A strong parent-child relationship is the best way to stay connected with your kids during all stages of their life. But parenting is a tough and time-consuming job and you may not have time to sit down and engage with them as often as you would like. Ongoing stress in parent-child relationship can contribute to negative attention seeking behaviors and emotional regulation issues. Connecting with your children can offer a solid foundation for their emotional wellness and better the relationship that you have with.
But how do you connect with your children or teens emotionally?
1) Invest time and effort
If you want to develop emotional intimacy with your children, spare the time and make a conscious effort to engage with them.
- Unplug from all forms of distractions—work, house chores, technology, and anything else that will prevent you from being in the moment with them.
- Look directly in their eyes when communicating with them. This shows that you are truly listening, and your full attention is on them.
- Ask questions that will lead the conversation to deeper aspects of your child’s true self.
- What can we do to support you in this situation?
- What makes you feel happy?
- What are you angry or sad about?
- What is making you feel scared?
- What are the activities you enjoy a lot?
2) Engage in their interests
It’s not enough to simply ask the right questions. The steps you take after you learn the answers can make a huge difference.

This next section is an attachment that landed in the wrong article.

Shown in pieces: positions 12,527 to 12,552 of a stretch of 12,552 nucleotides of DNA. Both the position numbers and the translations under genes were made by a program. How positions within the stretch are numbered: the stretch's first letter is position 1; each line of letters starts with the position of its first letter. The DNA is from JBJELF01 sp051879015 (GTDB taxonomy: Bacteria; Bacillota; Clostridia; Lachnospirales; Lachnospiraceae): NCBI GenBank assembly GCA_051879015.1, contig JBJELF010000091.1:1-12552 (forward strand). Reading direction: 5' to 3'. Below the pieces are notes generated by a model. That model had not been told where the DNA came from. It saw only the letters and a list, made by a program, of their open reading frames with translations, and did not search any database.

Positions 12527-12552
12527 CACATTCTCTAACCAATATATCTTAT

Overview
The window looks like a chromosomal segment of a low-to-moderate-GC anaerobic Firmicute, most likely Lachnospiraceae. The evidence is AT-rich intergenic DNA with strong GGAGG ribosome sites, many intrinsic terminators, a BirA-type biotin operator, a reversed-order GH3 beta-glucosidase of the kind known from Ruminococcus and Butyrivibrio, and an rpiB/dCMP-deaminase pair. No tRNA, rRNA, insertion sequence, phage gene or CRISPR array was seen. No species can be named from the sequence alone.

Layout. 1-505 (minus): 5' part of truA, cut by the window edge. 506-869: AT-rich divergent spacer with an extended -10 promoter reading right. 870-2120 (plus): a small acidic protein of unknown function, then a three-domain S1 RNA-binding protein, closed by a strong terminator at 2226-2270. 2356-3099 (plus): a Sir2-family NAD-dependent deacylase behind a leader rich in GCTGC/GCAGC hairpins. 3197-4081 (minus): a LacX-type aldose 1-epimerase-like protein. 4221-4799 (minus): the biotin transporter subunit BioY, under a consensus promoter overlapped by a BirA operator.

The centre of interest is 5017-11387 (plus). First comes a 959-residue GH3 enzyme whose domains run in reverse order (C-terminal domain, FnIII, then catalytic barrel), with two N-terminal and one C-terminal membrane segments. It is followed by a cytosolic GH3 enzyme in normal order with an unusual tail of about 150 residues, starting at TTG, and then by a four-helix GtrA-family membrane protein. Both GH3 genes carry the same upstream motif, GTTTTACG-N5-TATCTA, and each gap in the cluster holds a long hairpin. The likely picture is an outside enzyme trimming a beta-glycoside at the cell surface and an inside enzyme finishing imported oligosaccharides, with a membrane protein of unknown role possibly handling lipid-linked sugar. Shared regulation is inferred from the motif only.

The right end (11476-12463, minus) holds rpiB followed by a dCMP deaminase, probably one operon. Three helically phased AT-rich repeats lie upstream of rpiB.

If your child tells you that one of their greatest joys is to watch their favorite music band live, show an interest in that band. If you really want to know who your children are, you need to be interested in their life.
3) Express your emotions with your children
What better way to show your children how to be emotionally intimate with you than to do the same with them? Lead by example.
When you share your emotions, your children will feel safer sharing their emotions with you regardless if they experience positive or negative feelings. If you’re willing to be vulnerable emotionally, they will reciprocate. Just be mindful that if they are emotionally flooded, their emotional regulation support is the priority. Once they are calm, you will have an opportunity to discuss your feelings.
4) Create a safe space for your children to express themselves emotionally
Don’t demand that they tell you what the matter is or blurt out “what’s wrong with you?” This is the quickest way to create a judgmental and controlling space, something that is sure to make your children close off from you.
5) Ask your children what they want to do
As a parent, you have a lot more life experience than your children and so you are more likely to direct them towards what you think they need.
But your real job is to guide them and scaffold their decision-making process. So, ask them questions to better understand their thought process, and then share helpful options that they could consider. If they don’t select any of these options, sometimes they need to experience natural consequences as part of their learning.
Teens are especially resistant if they’re told what to do because they naturally want to become more independent. The best recourse is to ask, and then provide guidance.
Develop emotional intimacy with your kids while they’re still young, and they’ll let you in on every stage of their life. This connection will be the foundation of your relationship with them.